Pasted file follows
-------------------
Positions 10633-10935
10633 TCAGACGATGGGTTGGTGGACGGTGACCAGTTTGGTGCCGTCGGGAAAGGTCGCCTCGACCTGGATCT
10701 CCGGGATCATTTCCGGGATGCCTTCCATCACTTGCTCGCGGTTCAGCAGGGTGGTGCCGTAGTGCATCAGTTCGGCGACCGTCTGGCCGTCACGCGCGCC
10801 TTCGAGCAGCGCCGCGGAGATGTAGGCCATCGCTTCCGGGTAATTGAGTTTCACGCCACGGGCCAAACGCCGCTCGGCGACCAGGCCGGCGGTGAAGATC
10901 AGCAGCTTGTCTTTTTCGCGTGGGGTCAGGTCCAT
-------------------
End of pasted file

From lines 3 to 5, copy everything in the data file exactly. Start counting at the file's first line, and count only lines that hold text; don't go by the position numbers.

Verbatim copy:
10701 CCGGGATCATTTCCGGGATGCCTTCCATCACTTGCTCGCGGTTCAGCAGGGTGGTGCCGTAGTGCATCAGTTCGGCGACCGTCTGGCCGTCACGCGCGCC
10801 TTCGAGCAGCGCCGCGGAGATGTAGGCCATCGCTTCCGGGTAATTGAGTTTCACGCCACGGGCCAAACGCCGCTCGGCGACCAGGCCGGCGGTGAAGATC
10901 AGCAGCTTGTCTTTTTCGCGTGGGGTCAGGTCCAT